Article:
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Fading Into Unknowing: Gothic Postmemory in Ian McEwan’s Atonement

  • Ashlee Joyce
Chapter

Abstract

This chapter articulates how the recognizability of Gothic conventions interrogates the ethics of writing and reading trauma fiction. Ian McEwan’s Atonement metafictionally registers the ethical issues present for writers seeking to produce an aestheticized representation of the trauma of another. Specifically, Atonement employs a “metagothic” strategy to question the validity of cultural memory of traumatic events and to cast doubt on Briony’s assertion that she has written the novel in order to atone for her false accusation of her neighbour, Robbie, of the rape of her cousin Lola. The rules of Gothic convention to which Briony’s narration of the events of part one self-consciously conforms become symptomatic of Briony’s anxious desire to circumscribe the event within the organizing (and ethically dubious) system of literary convention.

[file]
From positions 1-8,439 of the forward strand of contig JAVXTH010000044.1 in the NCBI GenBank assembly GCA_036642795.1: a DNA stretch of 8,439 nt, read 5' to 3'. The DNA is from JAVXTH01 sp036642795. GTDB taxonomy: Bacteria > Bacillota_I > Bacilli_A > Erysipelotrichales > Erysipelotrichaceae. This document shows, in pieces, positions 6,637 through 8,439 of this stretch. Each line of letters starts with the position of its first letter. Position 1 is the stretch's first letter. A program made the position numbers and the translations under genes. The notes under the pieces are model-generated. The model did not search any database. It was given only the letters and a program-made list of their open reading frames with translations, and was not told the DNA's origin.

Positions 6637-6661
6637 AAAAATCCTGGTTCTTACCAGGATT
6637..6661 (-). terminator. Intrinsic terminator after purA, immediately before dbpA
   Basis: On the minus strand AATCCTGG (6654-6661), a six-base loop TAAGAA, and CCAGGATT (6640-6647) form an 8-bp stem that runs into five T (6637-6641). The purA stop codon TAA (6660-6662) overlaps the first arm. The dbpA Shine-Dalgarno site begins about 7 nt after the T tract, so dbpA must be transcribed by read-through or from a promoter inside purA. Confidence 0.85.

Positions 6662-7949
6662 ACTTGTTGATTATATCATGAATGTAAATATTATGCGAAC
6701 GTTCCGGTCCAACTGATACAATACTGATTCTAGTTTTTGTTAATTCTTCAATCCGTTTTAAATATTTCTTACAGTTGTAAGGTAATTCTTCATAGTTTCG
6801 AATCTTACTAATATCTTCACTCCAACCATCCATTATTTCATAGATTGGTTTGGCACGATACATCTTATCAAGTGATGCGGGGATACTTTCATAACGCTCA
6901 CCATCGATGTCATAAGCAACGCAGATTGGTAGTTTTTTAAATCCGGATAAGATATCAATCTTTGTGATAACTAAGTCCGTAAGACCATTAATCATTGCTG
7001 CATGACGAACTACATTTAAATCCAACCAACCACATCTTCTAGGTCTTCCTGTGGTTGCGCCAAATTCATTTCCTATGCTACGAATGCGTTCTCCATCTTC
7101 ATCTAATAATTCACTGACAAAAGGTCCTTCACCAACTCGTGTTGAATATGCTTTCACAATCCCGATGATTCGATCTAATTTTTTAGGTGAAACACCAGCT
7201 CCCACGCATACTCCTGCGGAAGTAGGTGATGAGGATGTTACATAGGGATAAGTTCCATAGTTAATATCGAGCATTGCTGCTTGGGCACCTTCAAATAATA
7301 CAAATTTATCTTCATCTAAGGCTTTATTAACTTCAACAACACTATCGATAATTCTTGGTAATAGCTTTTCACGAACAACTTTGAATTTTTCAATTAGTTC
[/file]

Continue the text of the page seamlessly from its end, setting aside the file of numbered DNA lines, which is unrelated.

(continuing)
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Copyright information

© The Author(s) 2019

Authors and Affiliations

  • Ashlee Joyce
    • 1
  1. 1.University of New BrunswickFrederictonCanada

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